See: http://aggregate.org/MOG/

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                              GPUs are quite a bit more flexible in their control flow than traditional SIMD machines (NVIDIA calls this SIMT), so I think it’s quite clear that you could have each thread do quite different work. The problem is that this is going to be very inefficient, and I don’t think a x6 slowdown is the worst it can get. Worst case warp/wavefront divergence is a x32 slowdown on NVIDIA and a x64 slowdown on AMD (or maybe x16; I find the ISA documentation unclear). Further, GPUs depend crucially on certain memory access patterns (basically, to exploit the full memory bandwidth, neighbouring threads must access neighbouring memory addresses in the same clock cycle). If you get this wrong, you’ll typically face a x8 slowdown.

                              Then there’s a number of auxiliary issues: GPUs have very little memory, and if you have 60k threads going, that’s not a lot of memory for each (60k threads is a decent rule of thumb to ensure that latency can be hidden, and if the MOG techniques are used it looks like there’ll be a lot of latency to hide). With MIMD simulation, you probably can’t estimate in advance how much memory each thread will require, so you need to do dynamic memory management, likely via atomics, which seems guaranteed to be a sequentialising factor (but I don’t think anyone has even bothered trying to do fine-grained dynamic allocation on a GPU).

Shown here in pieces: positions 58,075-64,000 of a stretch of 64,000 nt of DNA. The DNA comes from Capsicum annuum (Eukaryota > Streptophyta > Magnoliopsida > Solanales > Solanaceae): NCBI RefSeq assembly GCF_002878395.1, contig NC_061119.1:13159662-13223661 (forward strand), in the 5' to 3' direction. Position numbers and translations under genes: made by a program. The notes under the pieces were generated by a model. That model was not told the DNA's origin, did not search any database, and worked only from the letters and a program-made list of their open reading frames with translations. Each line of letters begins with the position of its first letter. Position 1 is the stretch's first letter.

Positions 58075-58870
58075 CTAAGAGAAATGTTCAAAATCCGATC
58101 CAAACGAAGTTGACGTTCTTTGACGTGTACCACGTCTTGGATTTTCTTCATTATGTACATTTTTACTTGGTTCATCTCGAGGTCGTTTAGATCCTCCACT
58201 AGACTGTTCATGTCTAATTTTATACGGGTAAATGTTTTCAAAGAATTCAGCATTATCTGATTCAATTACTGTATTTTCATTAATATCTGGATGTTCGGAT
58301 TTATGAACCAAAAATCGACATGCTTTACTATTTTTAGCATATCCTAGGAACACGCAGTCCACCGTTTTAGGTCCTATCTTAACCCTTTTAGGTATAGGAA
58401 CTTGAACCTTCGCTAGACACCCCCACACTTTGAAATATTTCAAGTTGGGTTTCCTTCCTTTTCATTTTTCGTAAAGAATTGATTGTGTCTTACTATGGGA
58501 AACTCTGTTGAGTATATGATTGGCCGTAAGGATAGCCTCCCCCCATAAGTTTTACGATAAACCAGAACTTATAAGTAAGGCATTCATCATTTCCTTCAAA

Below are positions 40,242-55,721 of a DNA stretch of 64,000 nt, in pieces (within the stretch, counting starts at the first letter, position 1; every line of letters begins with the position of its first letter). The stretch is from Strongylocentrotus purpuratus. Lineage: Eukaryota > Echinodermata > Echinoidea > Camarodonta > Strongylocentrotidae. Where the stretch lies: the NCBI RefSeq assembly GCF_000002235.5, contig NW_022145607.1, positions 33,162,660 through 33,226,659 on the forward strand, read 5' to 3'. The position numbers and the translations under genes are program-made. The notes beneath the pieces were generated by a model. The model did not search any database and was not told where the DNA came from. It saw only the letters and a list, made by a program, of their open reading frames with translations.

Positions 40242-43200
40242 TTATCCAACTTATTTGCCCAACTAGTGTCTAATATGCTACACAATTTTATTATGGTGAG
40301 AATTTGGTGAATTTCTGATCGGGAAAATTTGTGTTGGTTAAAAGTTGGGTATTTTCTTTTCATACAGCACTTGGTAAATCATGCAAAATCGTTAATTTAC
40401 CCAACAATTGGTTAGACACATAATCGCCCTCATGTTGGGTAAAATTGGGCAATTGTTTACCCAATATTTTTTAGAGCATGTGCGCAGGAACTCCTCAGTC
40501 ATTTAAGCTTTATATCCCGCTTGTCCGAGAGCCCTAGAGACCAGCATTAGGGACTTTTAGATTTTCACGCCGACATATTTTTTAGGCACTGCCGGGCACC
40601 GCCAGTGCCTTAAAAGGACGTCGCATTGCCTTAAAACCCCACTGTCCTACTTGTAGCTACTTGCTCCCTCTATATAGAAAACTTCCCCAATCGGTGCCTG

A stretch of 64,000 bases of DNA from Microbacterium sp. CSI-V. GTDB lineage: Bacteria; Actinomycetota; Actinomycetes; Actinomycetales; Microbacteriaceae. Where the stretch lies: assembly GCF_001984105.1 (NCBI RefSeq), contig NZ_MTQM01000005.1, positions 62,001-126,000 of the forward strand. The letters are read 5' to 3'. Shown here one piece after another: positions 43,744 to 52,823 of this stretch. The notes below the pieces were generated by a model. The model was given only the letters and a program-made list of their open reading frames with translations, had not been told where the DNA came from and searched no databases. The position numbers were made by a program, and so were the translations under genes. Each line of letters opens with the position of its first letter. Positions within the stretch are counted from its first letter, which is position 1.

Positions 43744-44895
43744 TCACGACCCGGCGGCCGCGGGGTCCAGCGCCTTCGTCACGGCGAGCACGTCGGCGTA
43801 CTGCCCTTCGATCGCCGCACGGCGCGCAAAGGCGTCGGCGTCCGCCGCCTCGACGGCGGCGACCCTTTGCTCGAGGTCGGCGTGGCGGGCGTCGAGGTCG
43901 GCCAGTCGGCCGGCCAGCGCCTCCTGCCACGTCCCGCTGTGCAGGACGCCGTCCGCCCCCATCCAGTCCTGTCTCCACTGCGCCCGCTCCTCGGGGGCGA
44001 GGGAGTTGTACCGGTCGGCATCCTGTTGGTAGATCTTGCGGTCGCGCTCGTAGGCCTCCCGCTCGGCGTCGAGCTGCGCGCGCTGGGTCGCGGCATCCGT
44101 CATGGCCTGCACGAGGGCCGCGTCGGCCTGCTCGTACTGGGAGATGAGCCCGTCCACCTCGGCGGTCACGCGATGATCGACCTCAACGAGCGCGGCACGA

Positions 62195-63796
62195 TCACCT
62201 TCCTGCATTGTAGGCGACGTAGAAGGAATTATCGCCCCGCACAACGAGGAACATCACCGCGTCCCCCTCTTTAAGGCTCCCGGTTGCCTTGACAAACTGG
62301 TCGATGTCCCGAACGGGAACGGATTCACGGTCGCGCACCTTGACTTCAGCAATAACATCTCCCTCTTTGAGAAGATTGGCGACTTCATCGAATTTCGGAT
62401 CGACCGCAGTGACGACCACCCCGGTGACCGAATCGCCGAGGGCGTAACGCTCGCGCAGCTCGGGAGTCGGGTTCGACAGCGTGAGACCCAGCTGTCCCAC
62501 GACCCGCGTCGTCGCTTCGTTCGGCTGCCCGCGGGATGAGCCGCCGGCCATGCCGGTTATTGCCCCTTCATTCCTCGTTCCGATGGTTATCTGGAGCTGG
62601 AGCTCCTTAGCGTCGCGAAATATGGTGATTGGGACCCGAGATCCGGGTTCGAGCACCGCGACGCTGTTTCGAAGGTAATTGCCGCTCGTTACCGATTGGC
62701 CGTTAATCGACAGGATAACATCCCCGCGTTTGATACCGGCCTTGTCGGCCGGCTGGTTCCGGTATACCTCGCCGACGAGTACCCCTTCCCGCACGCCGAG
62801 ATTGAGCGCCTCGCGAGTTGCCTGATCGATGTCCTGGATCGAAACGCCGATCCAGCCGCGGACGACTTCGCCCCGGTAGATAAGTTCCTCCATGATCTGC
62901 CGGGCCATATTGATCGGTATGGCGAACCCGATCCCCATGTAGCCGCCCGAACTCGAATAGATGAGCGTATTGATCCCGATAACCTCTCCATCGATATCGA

Ultimately, you can definitely make it work, but I don’t think there will be much point to using a GPU anymore. I also don’t think the issue is working with vectors, or data-parallel programming in general. As long as the semantics are sequential, that seems to be what humans need. Lots of code exists that is essentially data-parallel in a way roughly suitable for GPU execution - just look at Matlab, R, Julia, or Numpy. (Of course, these have lots of other issues that make general GPU execution impractical, but the core programming model is suitable.)